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Championship Standings:
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Pos Driver Points
1 Sebastian Vettel 202
2 Lewis Hamilton 188
3 Valtteri Bottas 169
4 Daniel Ricciardo 117
5 Kimi Raikkonen 116
6 Max Verstappen 67
7 Sergio Perez 56
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16 Pascal Wehrlein 5
17 Daniil Kvyat 4
18 Stoffel Vandoorne 1
19 Jolyon Palmer 0
20 Marcus Ericsson 0
21 Antonio Giovinazzi 0

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1 Mercedes 357
2 Ferrari 318
3 Red Bull 184
4 Force India 101
5 Williams 41
6 Toro Rosso 39
7 Haas 29
8 Renault 26
9 McLaren 11
10 Sauber 5
  
 

It's the TV Ratings stupid!

Alonso running the Indy 500 teaches IndyCar a valuable lesson
Thursday, April 13, 2017

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If only Ecclestone would take over IndyCar for a few year
If only Ecclestone would take over IndyCar for a few year

Bernie Ecclestone knew the secret to making F1 a true global sport - proper TV deals in almost every country.  Painstaking work to negotiate those deals, country-by-country, year-in and year-out. But it worked, the number of eyeballs watching every F1 race around the globe is estimated to be over 50 million.

IndyCar on the other hand does not think global. It's almost total focus is the Indy 500, the bread and butter for the Hulman George family. The rest of the races on the schedule are there only to ensure there is a series and at least 33 cars each year for the 500. Only the Indy 500 gets proper global TV focus - the rest of the races on the schedule are relegated to invisible status on NBCSN.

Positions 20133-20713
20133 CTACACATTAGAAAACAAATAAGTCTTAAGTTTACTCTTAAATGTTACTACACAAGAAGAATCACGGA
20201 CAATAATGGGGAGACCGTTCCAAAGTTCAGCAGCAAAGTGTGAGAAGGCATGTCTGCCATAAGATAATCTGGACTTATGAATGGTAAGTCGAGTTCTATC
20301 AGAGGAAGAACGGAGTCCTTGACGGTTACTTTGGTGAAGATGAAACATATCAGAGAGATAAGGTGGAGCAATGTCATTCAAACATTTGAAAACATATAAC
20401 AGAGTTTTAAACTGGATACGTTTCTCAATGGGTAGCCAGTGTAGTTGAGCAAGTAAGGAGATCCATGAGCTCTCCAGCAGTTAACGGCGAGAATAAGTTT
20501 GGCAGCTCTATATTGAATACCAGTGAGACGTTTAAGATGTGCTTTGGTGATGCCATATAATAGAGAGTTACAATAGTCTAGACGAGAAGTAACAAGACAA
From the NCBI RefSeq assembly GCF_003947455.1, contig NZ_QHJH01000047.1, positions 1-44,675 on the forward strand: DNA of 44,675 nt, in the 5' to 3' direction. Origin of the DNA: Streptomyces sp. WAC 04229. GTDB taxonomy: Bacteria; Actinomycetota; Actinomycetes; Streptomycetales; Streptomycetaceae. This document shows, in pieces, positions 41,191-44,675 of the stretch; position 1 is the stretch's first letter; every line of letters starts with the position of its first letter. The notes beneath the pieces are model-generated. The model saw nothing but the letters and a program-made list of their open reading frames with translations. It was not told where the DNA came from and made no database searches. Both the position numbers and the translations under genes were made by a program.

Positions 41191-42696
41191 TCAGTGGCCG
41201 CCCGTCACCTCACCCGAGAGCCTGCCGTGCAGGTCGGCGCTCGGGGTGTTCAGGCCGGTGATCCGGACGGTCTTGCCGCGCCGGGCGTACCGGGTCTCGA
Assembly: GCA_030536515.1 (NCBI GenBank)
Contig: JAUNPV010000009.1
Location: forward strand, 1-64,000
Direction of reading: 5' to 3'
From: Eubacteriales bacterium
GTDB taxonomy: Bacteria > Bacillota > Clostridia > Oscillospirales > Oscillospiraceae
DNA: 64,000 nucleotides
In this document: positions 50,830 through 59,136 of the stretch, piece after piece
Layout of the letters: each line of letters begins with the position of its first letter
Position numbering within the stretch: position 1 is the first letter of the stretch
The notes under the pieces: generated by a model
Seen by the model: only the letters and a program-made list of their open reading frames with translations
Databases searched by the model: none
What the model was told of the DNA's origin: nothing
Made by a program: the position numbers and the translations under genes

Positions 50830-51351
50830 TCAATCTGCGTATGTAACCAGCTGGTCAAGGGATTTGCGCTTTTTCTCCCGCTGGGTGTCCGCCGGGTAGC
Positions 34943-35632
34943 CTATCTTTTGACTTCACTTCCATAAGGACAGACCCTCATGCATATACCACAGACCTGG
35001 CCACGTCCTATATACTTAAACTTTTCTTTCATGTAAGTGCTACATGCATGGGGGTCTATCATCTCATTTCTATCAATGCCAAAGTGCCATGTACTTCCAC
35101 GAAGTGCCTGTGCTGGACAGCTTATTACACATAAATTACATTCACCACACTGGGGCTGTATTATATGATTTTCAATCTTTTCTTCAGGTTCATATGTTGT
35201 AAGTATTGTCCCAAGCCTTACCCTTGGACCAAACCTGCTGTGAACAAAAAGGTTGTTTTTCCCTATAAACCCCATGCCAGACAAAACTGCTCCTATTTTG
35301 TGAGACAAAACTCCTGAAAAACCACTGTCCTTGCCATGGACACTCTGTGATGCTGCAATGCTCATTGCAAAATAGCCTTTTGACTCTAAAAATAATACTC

Just how invisible IndyCar and its drivers are on the world stage, because of the focus on only the 500, was magnified this week when it was announced that two-time Formula 1 world champion Fernando Alonso, his McLaren F1 team and its engine partner Honda will race in the 2017 Indy 500 in conjunction with Andretti Autosport. That announcement got more media attention globally than IndyCar will get for the entire season.

With nothing to lose because his McLaren Honda F1 car is so slow, Alonso traded the Monaco GP for the "Greatest Spectacle in Racing." One man, one F1 star, dwarfs the entire IndyCar series. We saw this when Nigel Mansell came to race in CART IndyCar in 1993 and 1994.

IndyCar brass should go to church this weekend and thank god Alonso decided to do the Indy 500 - his fan base is huge - and he will bring the Indy 500 into focus with the rabid interest of the F1 world. We now predict another sellout for the Indy 500.

It underscores how small inward thinking, with no global initiative, makes one small and inconsequential. Think small, and you will be small.

The 0.21 final TV rating on NBCSN for the 2nd biggest race on the IndyCar calendar - the Long Beach GP - with only 83,000 18-49 year olds watching - highlights just how much the IndyCar fanbase has shrunk because of the years of focus on one race only - the Indy 500 - and the disservice management has done to the rest of the races, its drivers, its sponsors, and its teams with races broadcast on a network very few watch.

The teams, the sponsors, and the drivers deserve so much more. The racing is great, the costs have been kept in check and the drivers are some of the best in the world.

But for Mark Miles and IndyCar -- if they are capable of learning anything from this -- it should teach them that a star athlete with a global following (because of F1's global TV reach) can ignite new flames of interest on a scale that surpasses anything IndyCar's full-time drivers offer. Drivers made invisible by a TV contract that a 5th grader could negotiate better.

If Miles and IndyCar don't put a bigger emphasis on structuring a solid global TV deal for IndyCar when the current contract ends in 2018, they would do everyone involved in the series that stake their livelihoods on it a favor by selling it to someone who can.

Bernie Ecclestone, are you up for a new challenge? Mark C. reporting for AR1.com

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